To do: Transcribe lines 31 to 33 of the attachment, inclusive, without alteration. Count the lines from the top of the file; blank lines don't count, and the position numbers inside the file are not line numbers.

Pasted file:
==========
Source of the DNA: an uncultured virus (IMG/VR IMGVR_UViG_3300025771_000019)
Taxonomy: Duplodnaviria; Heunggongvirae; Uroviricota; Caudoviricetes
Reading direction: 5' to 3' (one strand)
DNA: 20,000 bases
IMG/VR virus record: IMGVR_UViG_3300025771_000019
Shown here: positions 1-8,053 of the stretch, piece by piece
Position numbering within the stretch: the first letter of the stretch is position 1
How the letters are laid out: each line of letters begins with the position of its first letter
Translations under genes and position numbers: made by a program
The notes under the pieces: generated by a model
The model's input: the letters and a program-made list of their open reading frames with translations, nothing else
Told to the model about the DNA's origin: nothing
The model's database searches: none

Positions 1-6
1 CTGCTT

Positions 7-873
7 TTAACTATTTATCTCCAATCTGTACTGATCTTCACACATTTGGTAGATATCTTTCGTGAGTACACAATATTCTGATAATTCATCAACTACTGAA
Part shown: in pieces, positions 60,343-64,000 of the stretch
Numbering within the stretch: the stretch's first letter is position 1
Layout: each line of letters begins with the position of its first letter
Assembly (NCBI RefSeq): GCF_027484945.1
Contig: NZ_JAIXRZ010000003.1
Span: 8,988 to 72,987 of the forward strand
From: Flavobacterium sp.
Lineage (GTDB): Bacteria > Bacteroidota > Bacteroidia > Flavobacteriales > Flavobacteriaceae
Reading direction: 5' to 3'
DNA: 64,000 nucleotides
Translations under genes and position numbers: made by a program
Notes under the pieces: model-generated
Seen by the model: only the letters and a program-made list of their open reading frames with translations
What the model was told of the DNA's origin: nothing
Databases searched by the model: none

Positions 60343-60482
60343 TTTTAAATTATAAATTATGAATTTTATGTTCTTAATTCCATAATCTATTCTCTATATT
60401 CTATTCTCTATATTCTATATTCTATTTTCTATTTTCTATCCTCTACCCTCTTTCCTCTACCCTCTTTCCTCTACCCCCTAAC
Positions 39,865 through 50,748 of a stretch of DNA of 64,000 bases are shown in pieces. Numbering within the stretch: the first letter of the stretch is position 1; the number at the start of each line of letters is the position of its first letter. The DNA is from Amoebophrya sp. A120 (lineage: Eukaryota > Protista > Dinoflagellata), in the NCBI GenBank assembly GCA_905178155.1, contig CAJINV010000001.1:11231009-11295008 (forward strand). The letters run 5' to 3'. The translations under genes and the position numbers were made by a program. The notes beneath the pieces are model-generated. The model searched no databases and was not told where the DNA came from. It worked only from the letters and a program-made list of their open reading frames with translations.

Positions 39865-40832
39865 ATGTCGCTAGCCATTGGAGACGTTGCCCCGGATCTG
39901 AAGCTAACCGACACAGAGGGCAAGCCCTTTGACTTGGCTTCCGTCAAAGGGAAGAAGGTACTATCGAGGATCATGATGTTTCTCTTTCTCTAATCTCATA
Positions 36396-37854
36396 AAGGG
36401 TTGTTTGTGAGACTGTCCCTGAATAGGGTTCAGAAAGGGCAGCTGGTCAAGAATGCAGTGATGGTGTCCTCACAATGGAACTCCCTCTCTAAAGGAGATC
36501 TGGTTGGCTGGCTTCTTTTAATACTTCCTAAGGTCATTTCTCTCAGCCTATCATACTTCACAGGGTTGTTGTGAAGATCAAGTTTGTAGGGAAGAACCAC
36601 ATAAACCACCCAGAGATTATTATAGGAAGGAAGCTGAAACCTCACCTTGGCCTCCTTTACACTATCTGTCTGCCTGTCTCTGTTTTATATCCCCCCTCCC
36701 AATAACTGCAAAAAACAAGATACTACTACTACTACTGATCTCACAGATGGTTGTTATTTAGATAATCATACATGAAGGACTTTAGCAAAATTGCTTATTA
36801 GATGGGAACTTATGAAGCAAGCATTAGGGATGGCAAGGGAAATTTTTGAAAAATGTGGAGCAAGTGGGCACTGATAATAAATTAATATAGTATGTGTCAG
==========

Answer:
What the model was told of the DNA's origin: nothing
Databases searched by the model: none

Positions 60343-60482